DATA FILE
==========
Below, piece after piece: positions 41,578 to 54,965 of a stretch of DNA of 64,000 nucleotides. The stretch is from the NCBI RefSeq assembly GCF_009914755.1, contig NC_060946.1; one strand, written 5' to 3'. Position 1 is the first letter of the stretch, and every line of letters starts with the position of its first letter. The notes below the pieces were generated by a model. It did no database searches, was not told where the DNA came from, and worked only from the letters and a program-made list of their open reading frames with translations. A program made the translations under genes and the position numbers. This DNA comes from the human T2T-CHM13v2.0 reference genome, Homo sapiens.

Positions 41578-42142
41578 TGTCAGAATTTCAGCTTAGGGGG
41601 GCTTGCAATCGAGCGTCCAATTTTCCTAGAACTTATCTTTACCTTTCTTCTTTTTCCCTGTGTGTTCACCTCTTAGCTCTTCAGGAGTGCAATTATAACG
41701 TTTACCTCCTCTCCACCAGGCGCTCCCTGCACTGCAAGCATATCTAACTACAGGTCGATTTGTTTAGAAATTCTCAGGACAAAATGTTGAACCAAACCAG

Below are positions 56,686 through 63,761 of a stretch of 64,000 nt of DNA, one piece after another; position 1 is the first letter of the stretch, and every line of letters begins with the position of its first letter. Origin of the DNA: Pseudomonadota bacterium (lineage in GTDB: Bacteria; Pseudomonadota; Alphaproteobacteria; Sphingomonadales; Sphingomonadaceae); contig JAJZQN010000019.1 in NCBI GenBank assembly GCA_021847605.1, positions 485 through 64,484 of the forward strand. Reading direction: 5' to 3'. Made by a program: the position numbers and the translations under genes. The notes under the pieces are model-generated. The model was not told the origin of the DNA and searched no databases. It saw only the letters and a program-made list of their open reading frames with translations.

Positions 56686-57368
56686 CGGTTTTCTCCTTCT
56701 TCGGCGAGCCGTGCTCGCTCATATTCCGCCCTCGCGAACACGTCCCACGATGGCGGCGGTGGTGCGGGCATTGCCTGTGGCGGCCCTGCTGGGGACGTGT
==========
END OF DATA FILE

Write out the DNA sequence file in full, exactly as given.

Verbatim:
Below, piece after piece: positions 41,578 to 54,965 of a stretch of DNA of 64,000 nucleotides. The stretch is from the NCBI RefSeq assembly GCF_009914755.1, contig NC_060946.1; one strand, written 5' to 3'. Position 1 is the first letter of the stretch, and every line of letters starts with the position of its first letter. The notes below the pieces were generated by a model. It did no database searches, was not told where the DNA came from, and worked only from the letters and a program-made list of their open reading frames with translations. A program made the translations under genes and the position numbers. This DNA comes from the human T2T-CHM13v2.0 reference genome, Homo sapiens.

Positions 41578-42142
41578 TGTCAGAATTTCAGCTTAGGGGG
41601 GCTTGCAATCGAGCGTCCAATTTTCCTAGAACTTATCTTTACCTTTCTTCTTTTTCCCTGTGTGTTCACCTCTTAGCTCTTCAGGAGTGCAATTATAACG
41701 TTTACCTCCTCTCCACCAGGCGCTCCCTGCACTGCAAGCATATCTAACTACAGGTCGATTTGTTTAGAAATTCTCAGGACAAAATGTTGAACCAAACCAG

Below are positions 56,686 through 63,761 of a stretch of 64,000 nt of DNA, one piece after another; position 1 is the first letter of the stretch, and every line of letters begins with the position of its first letter. Origin of the DNA: Pseudomonadota bacterium (lineage in GTDB: Bacteria; Pseudomonadota; Alphaproteobacteria; Sphingomonadales; Sphingomonadaceae); contig JAJZQN010000019.1 in NCBI GenBank assembly GCA_021847605.1, positions 485 through 64,484 of the forward strand. Reading direction: 5' to 3'. Made by a program: the position numbers and the translations under genes. The notes under the pieces are model-generated. The model was not told the origin of the DNA and searched no databases. It saw only the letters and a program-made list of their open reading frames with translations.

Positions 56686-57368
56686 CGGTTTTCTCCTTCT
56701 TCGGCGAGCCGTGCTCGCTCATATTCCGCCCTCGCGAACACGTCCCACGATGGCGGCGGTGGTGCGGGCATTGCCTGTGGCGGCCCTGCTGGGGACGTGT